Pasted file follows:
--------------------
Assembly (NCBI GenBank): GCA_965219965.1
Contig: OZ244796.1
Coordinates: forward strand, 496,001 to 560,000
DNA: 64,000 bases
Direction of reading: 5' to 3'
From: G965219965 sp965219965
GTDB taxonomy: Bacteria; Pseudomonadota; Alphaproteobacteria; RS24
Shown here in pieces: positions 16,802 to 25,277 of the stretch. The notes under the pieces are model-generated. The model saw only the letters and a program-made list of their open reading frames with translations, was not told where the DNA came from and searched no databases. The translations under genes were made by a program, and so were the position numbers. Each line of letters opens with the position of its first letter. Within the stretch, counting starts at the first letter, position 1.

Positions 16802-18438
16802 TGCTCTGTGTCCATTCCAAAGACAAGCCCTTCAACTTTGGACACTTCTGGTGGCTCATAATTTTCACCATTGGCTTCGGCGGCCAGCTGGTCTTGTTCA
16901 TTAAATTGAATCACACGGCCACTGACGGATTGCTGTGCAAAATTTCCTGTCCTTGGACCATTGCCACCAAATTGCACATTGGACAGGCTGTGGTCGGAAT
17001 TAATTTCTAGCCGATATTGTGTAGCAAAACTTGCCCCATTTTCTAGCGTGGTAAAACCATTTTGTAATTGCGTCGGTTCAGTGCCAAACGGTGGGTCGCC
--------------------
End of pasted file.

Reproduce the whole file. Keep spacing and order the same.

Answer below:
Assembly (NCBI GenBank): GCA_965219965.1
Contig: OZ244796.1
Coordinates: forward strand, 496,001 to 560,000
DNA: 64,000 bases
Direction of reading: 5' to 3'
From: G965219965 sp965219965
GTDB taxonomy: Bacteria; Pseudomonadota; Alphaproteobacteria; RS24
Shown here in pieces: positions 16,802 to 25,277 of the stretch. The notes under the pieces are model-generated. The model saw only the letters and a program-made list of their open reading frames with translations, was not told where the DNA came from and searched no databases. The translations under genes were made by a program, and so were the position numbers. Each line of letters opens with the position of its first letter. Within the stretch, counting starts at the first letter, position 1.

Positions 16802-18438
16802 TGCTCTGTGTCCATTCCAAAGACAAGCCCTTCAACTTTGGACACTTCTGGTGGCTCATAATTTTCACCATTGGCTTCGGCGGCCAGCTGGTCTTGTTCA
16901 TTAAATTGAATCACACGGCCACTGACGGATTGCTGTGCAAAATTTCCTGTCCTTGGACCATTGCCACCAAATTGCACATTGGACAGGCTGTGGTCGGAAT
17001 TAATTTCTAGCCGATATTGTGTAGCAAAACTTGCCCCATTTTCTAGCGTGGTAAAACCATTTTGTAATTGCGTCGGTTCAGTGCCAAACGGTGGGTCGCC